- The Washington Times - Monday, November 30, 2009


The suspect in the weekend slaying of four police officers in Washington state has a long criminal record and had a lengthy prison sentence commuted by former Arkansas Gov. Mike Huckabee nearly a decade ago.

Police had thought since Sunday night that suspect Maurice Clemmons, 37, was hiding inside a Seattle house, wounded and possibly dead. But on Monday morning a SWAT team stormed the house and found it empty.

In 1989, Mr. Clemmons, then 17, was convicted in Little Rock, Ark., for aggravated robbery. He was paroled in 2000 after Mr. Huckabee commuted a 95-year prison sentence.

Mr. Huckabee, who was criticized during his run for the Republican presidential nomination in 2008 for granting many clemencies and commutations, cited Mr. Clemmons’ youth. Mr. Clemmons later violated his parole, was returned to prison and was released in 2004.

On Sunday, Mr. Huckabee issued a statement on his Web site.

“Should he be found to be responsible for this horrible tragedy, it will be the result of a series of failures in the criminal justice system in both Arkansas and Washington State,” he wrote.

Mr. Huckabee said that, after Mr. Clemmons’ sentence was commuted, he was arrested for a parole violation and returned to prison to serve his full term. “But prosecutors dropped the charges that would have held him,” he said.

The discovery that Mr. Clemmons was not inside the Seattle house added new urgency to the manhunt. Police canvassed the neighborhood with search dogs, and hundreds of officers were deployed around Seattle for any sign of the suspect. Authorities put up a $125,000 reward for information leading to his arrest.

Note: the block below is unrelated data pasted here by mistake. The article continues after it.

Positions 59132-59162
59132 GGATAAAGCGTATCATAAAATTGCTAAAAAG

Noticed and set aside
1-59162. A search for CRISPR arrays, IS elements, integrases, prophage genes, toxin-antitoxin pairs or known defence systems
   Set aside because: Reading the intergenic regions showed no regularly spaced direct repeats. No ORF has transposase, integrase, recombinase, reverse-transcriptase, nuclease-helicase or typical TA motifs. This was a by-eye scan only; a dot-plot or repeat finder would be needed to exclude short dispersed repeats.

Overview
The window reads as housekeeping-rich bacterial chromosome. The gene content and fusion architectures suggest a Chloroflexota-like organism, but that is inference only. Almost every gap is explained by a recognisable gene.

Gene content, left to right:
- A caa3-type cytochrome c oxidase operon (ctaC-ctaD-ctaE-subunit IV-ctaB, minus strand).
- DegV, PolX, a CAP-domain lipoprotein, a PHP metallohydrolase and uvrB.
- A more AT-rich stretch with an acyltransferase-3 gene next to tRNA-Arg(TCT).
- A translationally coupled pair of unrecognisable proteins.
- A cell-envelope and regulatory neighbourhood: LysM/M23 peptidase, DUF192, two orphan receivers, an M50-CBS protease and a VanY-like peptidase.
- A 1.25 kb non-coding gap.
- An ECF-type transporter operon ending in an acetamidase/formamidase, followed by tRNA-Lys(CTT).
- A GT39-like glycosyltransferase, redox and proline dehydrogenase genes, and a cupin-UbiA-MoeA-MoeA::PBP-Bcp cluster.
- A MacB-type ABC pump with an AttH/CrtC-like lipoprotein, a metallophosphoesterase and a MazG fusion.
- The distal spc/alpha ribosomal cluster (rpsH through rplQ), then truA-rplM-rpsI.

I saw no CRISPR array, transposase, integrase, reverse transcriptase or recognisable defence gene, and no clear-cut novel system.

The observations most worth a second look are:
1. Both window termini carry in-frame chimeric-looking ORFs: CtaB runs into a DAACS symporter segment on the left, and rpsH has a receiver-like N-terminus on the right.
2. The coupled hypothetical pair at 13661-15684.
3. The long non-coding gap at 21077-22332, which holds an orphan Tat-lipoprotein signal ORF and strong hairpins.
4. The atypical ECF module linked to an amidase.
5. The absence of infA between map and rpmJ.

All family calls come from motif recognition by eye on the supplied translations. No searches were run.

Police were positioned overnight at the house and spent hours trying to communicate with Mr. Clemmons using loudspeakers, explosions and even a robot.

At one point this morning, gunshots rang through the neighborhood, about 30 miles from the coffee shop in Parkland, Wash., in which the shootings occurred Sunday morning.

Ed Troyer, a spokesman for the Pierce County sheriff, said authorities have determined Mr. Clemmons was shot by one of the victims and perhaps died from the wound.

He said people who know Mr. Clemmons told investigators he had been shot in the torso.

“If he didn’t get a ride out of there, he could still be in the area,” Mr. Troyer said.

Seattle police spokesman Jeff Kappel said there was evidence Mr. Clemmons at one point was on the property. He would not describe what the evidence was but said it was a “good tip” that led them to the home.

Mr. Clemmons became the prime target Sunday in the search for the killer of Lakewood Police Sgt. Mark Renninger, 39, and Officers Ronald Owens, 37, Tina Griswold, 40, and Greg Richards 42. Police Chief Bret Farrar said the department was formed just five years ago and the four officers were original members.

“They were good people and great officers,” he said at a Monday afternoon press conference. “We will miss them very much… . We’re here to continue on. This is what we do.”